Your Golden Ancestry & What To Do When You Find Your Roots

1 comment

I’ve always been fascinated by ancestry for as long as I can remember, but probably moreso because as a child, I knew very little about my blood mother, who we used to all refer to as my “real” mother. In fact, story has it that she simply disappeared when I was around 2 and that little was known about her except that she was living in Florida and from French descent. I always probed – what do you mean by French descent? The response was always the same — “her mother spoke French, her father was French, they lived in Canada for awhile, dunno.”

So I was left wondering whether they were French Canadian or French European, but always thought the latter and later learned that her parents and grandparents were more old school French that I originally imagined and that on my father’s side, my great grandmother who I knew personally until my teenage years when she died a ripe old age, had an ancestral past with the French Huguenots. No wonder I was so taken by the French Huguenot history and culture when I roamed through Europe like a bohemian nomad in my early twenties.

Photo credit: Reddit.com

Sometimes I wish that they had blogging tools (and the Internet for that matter) when I was that bohemian nomad, so many of those stories could have been captured online. The truth is that my travel was so bohemian, it may not have worked for a blog — I crashed with people and camped more often than not and often did swaps of sorts to make my way around the world, doing everything and anything you can imagine for my “keep”, from washing dishes, waiting on tables and smashing olives to selling art, milking cows, packing foam in a factory and picking greengages.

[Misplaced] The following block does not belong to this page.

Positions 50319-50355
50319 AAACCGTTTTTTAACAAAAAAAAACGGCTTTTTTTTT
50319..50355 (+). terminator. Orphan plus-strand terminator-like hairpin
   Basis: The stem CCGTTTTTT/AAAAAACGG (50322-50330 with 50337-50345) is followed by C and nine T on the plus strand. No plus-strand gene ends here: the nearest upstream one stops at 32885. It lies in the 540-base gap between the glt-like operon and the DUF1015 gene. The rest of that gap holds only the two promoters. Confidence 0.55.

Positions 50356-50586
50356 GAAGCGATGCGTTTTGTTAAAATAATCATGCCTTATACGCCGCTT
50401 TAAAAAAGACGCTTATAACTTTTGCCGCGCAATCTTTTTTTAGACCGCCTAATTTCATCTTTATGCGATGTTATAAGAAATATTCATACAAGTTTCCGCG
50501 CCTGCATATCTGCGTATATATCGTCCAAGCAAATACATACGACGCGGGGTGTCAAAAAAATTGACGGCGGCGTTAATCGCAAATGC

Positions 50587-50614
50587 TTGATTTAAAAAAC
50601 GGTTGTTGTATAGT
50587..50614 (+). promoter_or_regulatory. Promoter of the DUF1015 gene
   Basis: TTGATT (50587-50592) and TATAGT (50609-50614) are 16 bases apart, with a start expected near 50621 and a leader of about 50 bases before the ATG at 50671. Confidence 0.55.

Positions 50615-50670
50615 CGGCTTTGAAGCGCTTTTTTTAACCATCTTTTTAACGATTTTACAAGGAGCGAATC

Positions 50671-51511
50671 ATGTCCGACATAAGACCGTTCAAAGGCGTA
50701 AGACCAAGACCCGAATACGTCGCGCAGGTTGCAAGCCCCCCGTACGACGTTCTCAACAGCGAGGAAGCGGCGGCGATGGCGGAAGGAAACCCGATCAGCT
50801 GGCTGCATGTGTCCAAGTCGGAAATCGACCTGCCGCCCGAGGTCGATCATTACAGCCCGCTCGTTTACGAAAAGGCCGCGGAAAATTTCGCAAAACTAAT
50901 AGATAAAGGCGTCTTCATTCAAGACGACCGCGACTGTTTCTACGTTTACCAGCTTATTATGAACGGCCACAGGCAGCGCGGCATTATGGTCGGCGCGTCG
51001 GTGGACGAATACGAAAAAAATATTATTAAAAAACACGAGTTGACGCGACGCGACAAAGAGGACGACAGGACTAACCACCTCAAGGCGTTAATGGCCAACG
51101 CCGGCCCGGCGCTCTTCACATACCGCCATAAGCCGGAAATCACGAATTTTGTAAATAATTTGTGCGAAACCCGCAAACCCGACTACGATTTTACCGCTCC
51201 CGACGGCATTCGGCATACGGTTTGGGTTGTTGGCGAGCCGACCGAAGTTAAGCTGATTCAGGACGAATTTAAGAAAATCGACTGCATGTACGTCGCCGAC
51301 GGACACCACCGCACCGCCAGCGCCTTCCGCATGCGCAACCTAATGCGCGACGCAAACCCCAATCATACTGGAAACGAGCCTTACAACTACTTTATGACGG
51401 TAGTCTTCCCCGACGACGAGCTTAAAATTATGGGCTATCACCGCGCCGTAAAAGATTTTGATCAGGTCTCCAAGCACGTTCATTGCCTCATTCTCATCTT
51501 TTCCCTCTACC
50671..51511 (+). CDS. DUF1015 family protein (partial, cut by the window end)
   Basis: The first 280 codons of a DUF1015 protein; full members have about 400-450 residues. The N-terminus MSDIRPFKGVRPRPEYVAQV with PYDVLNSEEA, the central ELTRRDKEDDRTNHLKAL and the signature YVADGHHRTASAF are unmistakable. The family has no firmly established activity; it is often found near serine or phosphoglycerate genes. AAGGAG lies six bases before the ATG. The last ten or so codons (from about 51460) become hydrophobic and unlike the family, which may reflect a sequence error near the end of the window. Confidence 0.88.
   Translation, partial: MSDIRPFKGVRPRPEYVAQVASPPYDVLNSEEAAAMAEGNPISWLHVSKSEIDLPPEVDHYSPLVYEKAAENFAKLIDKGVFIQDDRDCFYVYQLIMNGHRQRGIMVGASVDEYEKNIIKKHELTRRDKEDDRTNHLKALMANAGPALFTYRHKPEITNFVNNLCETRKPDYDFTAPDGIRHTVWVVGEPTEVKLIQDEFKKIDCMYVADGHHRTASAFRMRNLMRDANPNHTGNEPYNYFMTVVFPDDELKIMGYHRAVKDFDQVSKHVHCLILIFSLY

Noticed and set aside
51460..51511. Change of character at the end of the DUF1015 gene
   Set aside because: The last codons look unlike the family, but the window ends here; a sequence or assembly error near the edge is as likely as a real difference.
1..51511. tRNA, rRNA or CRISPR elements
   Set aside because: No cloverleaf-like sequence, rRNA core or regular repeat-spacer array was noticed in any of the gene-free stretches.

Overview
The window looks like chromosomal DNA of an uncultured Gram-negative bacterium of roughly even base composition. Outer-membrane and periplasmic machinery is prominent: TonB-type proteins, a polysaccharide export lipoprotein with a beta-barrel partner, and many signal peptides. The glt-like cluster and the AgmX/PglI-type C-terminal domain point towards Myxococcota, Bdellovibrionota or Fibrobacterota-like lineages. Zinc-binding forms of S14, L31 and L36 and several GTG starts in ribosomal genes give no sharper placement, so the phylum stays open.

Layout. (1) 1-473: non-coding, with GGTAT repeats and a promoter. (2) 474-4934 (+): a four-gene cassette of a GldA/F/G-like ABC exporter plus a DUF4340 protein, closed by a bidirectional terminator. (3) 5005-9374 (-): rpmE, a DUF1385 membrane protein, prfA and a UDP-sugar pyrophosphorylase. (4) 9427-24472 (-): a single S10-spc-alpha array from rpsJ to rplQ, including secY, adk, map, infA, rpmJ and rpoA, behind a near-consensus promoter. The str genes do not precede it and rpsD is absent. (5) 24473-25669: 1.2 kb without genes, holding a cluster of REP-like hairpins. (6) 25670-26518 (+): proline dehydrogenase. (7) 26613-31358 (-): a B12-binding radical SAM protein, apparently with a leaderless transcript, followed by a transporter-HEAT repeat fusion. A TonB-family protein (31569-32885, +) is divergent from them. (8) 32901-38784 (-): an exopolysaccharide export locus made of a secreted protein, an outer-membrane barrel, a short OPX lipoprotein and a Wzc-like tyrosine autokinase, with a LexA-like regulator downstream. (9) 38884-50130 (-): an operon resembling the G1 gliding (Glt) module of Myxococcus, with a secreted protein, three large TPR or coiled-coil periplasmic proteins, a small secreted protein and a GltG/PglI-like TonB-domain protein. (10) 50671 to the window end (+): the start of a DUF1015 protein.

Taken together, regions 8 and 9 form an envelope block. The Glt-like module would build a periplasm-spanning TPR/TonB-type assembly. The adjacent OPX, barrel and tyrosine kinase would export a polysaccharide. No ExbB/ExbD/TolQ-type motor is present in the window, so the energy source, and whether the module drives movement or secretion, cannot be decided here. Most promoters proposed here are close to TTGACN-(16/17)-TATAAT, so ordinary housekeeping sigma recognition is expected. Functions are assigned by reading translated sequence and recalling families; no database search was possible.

Through that entire era, I came across French Huguenot references several times without actually knowing it was part of my heritage.  I’ve always believed that we’re creatures of knowing more than unknowing and that we naturally tap into the source of what makes us purr or light up when we listen to our own body rhythms. Then, and only then, will we synergistically migrate towards what we crave and inherently know, and life will flow like a well moving river, processing only major obstacles, not absorbing the small ones, the kind that hinder our progress in the world. They also tend to be the ones that get in the way of what could so easily be our best days otherwise.

Being connected to the earth and letting the earth guide us while listening to our body along the way (which includes our breath btw), is as close to the perfect way to live as it gets and connects us to our ancestry in ways we don’t even realize in real-time.

That brings me to something I’ve thought a lot about, which is whether our heritage and ancestral roots are connected to what we naturally crave, whether that be people and places, or food, which I wrote about a few years ago. In that article, I refer to my grandfather’s typical lunch diet, which consisted of cold meats, pickles and onions. He loved sauerkraut and we made it in one of those old fashioned wooden machines my Uncle Ed had several times over the years. Pate was also commonplace as were stews, homemade soups, and plenty of cheese.